Why are there so many “Bad Hemingway” contests around the world even today, more than half a century after his death?


Because it is so mannered.


And because every Hemingway character sounds like every other Hemingway character.


I discovered, during my story analyst and story editor days when I read literally thousands of screenplays, that the best screenwriters, like Hemingway, make their dialogue indirect…but that they, unlike Hemingway, give each character a distinctive voice.


No two characters should sound alike. Each should have a voice that reflects their background, their experience, their values. With the best dialogue, a reader needs no character labels to know who is talking: he can hear the character’s identity in his speech.


This is where Hemingway’s dialogue comes up short. All of his characters sound the same. In A Moveable Feast, even Scott Fitzgerald ends up sounding like a Hemingway character when he consults his friend Ernest about the size of his penis. Hemingway tells him he could have consulted a doctor, and Fitzgerald supposedly says, “I didn’t want to. I wanted you to tell me truly.”


And that is why I see Hemingway as the Neil Simon of literary novelists. Yes, Neil Simon’s plays are fun and funny. Every character is witty. Every character makes us laugh. And every line of their dialogue is interchangeable. With perhaps the single exception of The Odd Couple, his plays are filled with characters who sound exactly like one other.


And so are the stories and novels of Ernest Hemingway.














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September 16th, 2014 6 Comments

At the age of seventeen, I—not unlike the patients in the brilliant Robin Williams/Robert De Niro film—experienced an awakening.  It was an awakening to the wonders of literary fiction, an awakening brought about by my reading of Ernest Hemingway’s A Farewell To Arms.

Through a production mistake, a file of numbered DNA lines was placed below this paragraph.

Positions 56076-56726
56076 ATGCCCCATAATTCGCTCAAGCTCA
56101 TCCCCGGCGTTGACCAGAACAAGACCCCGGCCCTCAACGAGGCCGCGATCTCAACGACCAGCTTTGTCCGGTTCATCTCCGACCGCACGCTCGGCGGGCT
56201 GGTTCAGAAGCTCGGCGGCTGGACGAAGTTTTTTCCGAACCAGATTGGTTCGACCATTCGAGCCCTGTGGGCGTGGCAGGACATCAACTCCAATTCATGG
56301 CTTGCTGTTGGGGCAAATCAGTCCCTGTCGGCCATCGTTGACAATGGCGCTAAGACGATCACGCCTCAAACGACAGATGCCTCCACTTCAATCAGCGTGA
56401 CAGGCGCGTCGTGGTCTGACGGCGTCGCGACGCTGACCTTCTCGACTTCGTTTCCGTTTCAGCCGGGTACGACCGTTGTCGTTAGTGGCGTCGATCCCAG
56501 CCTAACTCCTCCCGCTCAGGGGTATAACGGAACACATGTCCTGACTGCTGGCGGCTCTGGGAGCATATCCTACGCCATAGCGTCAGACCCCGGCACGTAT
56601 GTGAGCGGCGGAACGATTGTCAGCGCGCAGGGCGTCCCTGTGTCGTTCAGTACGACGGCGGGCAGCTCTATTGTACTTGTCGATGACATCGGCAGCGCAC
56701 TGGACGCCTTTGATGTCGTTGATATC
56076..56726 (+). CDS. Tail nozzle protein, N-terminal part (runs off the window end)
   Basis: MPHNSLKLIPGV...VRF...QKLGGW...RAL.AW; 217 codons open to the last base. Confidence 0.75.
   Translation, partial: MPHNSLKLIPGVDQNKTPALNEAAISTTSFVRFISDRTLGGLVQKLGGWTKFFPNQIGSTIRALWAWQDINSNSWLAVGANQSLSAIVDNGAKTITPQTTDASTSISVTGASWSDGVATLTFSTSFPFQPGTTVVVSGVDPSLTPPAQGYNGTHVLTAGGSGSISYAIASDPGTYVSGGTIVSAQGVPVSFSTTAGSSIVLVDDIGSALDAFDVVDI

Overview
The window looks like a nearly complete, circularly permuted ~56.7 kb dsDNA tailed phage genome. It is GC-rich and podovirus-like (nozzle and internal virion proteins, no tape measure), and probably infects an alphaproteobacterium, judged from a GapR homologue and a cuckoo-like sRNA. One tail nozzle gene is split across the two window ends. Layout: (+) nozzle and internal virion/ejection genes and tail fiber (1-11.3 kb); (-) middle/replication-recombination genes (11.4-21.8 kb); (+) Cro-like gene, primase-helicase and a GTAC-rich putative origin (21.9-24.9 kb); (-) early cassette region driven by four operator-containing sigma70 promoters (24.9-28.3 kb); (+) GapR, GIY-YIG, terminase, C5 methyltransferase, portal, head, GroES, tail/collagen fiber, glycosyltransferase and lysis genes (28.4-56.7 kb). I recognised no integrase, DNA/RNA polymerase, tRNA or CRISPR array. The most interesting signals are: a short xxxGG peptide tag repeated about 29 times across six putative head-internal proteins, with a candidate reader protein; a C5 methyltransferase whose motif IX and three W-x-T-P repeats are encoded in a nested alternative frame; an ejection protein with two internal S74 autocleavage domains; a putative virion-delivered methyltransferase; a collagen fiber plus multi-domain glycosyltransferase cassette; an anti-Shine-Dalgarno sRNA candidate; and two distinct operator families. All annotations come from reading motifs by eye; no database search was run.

I read it, and then I read about it…in a book by someone named Carlos Baker, a book called Hemingway:  The Writer as Artist.  This led to more Hemingway, to Steinbeck, to Fitzgerald, to Faulkner, and eventually to graduate work at Princeton University, where one of my teachers was none other than…Carlos Baker!


Charlie Scribner, one of Baker’s classmates when he himself had been a student at Princeton, had recently invited Carlos to write the official biography of Hemingway, and Carlos, in his turn, had invited me and three or four other graduate students to join him in his researches—in a course called “Hemingway Biography.”


I couldn’t believe my great good luck.  First hand contact with the raw materials of the life of America’s great sportsman/adventurer/writer—the man, perhaps more than any other, I’d liked to have been!


It began well.  Carlos handed each of us one of the scrapbooks that Ernest’s mother Grace Hemingway had prepared to chronicle the early life of her son—photos, letters, souvenirs.  Our assignment?  To write a chapter of the biography based upon the materials preserved in each scrapbook.


I was beyond excited…and nervous as could be.  I told no one, not my closest friend, that I had in my possession one of these priceless artifacts—in my mind, as precious as the Dead Sea Scrolls.


It was the first of many assignments and led to extensive work with letters to and from Hemingway, transcribed interviews, and much, much more.


It was also the beginning of the end of my infatuation with the man and the myth he had created about himself.


I learned that he was dreadful, destructive, a devil of a human being.